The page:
The road was long and dusty. Just ahead of the horizon was a little town that Dave was starting to wonder if they would ever reach. They had been driving now for a little over eight hours, and the sun and the road and the wind and sagebrush were starting to get to him, and he was starting to wonder if he even knew where this old two-lane stretch would take them. The only thing he was thankful for was that the sun was now coming in on Erica’s side of the car, and not right onto his left arm as it had been for the first half of the day.
Everything they had passed – which had not included any other cars, and barely any other signs of life – had seemed to be in one of two conditions: so overgrown as to be muddled and barely recognizable, or so desperately under-grown as to be colorless, barren, and bland. Even the ghost-towns they had passed through occasionally seemed to follow this pattern, cluttered and heaped up with rusted out shells of old Datsuns and Fords, discarded refrigerator boxes, old, door-less door frames, tractor tires. This would suddenly break into the dun colored wide-open grassless wastelands that lay between them, as if everything had been hastily tidied into little piles by a messy child. The storm clouds had been chasing them down all day, and Dave rolled down his window to have one last cigarette before they were overtaken by the thunderheads.
“Damn, this whole thing sure hasn’t been easy,” he said on the exhale of his first drag.
After a moment: “There had better be a gas station in that next town, cause I gotta pee.” It was the only response he had gotten all day.
“Yeah, we’re gonna need some gas, anyhow.”
Right as they pulled out of the station, they heard the thunder start.
“Not long now,” Dave mused.
“Why did we do that, Dave? How did it come to that?”
“I don’t know, I guess it just seemed like our only option at the time… I couldn’t see any other way to change her, could you?”
“I guess not… it just doesn’t seem right, all the same.”
“Of course it wasn’t right! It’s too late now, thought, isn’t it?” His face was turing red, he paused, looking out his window. “Oh, God… oh, God…” he whispered, biting his lower lip and blinking off tears.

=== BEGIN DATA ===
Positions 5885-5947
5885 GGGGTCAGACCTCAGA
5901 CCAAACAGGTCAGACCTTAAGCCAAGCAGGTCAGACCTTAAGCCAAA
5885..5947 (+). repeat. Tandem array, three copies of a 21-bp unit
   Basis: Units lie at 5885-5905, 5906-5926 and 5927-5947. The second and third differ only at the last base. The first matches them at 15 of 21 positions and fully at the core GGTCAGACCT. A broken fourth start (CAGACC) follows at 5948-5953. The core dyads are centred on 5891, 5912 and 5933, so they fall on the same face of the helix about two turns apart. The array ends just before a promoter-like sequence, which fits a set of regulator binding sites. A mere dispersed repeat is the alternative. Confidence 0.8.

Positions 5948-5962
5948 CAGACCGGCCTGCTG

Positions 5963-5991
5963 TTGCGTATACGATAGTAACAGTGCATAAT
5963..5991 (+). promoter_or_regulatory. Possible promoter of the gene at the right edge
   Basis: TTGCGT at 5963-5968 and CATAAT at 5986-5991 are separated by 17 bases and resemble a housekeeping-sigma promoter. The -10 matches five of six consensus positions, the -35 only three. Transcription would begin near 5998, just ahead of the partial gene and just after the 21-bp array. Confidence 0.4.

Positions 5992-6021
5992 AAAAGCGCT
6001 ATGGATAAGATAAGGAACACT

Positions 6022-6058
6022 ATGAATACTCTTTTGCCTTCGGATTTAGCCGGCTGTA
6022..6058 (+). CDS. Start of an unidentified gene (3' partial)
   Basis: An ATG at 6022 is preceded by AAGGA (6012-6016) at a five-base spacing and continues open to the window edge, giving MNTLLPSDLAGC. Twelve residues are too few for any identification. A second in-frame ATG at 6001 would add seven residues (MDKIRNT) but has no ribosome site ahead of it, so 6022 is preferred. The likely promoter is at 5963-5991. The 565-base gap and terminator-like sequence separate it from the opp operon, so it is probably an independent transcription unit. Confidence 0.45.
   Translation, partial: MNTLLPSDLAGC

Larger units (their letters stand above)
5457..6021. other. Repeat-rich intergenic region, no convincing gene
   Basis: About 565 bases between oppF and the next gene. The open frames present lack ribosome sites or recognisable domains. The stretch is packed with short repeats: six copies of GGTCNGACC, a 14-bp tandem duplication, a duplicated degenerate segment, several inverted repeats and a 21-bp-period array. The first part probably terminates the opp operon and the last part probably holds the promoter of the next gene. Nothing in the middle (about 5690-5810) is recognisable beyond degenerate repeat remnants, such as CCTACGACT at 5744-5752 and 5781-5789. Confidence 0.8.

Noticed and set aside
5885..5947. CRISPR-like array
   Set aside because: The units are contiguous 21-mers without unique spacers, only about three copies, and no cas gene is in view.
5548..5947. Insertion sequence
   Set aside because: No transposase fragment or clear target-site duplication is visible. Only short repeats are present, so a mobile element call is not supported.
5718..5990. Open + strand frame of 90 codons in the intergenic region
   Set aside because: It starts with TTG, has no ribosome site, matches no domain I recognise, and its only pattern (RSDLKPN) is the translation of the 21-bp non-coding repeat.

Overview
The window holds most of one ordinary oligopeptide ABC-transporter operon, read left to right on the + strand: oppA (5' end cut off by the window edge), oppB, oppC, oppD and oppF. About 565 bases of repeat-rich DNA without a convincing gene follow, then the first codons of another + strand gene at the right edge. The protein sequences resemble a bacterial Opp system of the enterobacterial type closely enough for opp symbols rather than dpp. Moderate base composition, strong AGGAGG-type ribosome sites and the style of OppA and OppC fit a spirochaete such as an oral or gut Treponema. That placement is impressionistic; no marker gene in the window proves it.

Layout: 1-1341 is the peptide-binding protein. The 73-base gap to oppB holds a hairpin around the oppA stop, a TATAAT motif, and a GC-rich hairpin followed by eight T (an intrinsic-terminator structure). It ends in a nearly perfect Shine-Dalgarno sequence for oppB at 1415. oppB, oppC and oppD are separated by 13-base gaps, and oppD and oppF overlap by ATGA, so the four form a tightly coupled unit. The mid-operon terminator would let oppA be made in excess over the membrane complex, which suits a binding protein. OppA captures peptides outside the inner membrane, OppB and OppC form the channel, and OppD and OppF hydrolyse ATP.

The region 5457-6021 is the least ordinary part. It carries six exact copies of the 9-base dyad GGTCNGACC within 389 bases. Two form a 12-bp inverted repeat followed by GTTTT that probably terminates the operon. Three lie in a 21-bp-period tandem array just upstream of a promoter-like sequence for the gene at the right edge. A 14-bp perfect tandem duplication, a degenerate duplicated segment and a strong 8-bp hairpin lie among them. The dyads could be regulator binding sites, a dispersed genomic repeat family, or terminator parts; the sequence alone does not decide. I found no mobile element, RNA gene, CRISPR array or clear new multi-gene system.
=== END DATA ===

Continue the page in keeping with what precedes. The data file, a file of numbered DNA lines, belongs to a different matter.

“I just don’t know why she wouldn’t ever listen, and she just wouldn’t stop. She was never like that with us, why did Joey have to deal with it. It wasn’t fair, not of it was fair.”
“Why didn’t he just protect himself? Why couldn’t he just fight back, or leave, or something? He just sat there and took it from her. The whole thing would just have been so much easier if he wasn’t such a good kid.”
“No, it wouldn’t. It never could have been easy, no matter what the circumstance. She was our mother, Dave, our mother. She raised us.”
“What does that mean now? She tortured him! He is dead, Erica!” he screamed. “What the hell kind of mother is that?”
“Does that make her deserve it? I don’t know, Dave. I just wish that was enough to convince me that we did right.” There was a pause. “Dave, please tell me that we did right,” she pleaded, choking on tears, somehow knowing that neither of them would ever find that peace of mind. Dave, only half hearing her almost rhetorical plea, was far beyond the point of being able to reassure her, anyway, fist to his mouth, teeth clenched, and the wet snail-trails of tear drops highlighting his face in the evening sun. The overbearing silence of the first leg had returned, broken only at odd intervals by a sniff or stifled snob.
The storm started just as the sun was a red crescent out to their right, and the sky glowed a radiant deep purple-to-crimson. Big, heavy drops steadily increased as the sun disappeared. Now all that could be seen was the flicking neon “MOTEL” sign up ahead in the rain. As the pulled in, Dave thought, maybe tomorrow will be better, but his mind had given up looking for new hope, and now only looked for the border.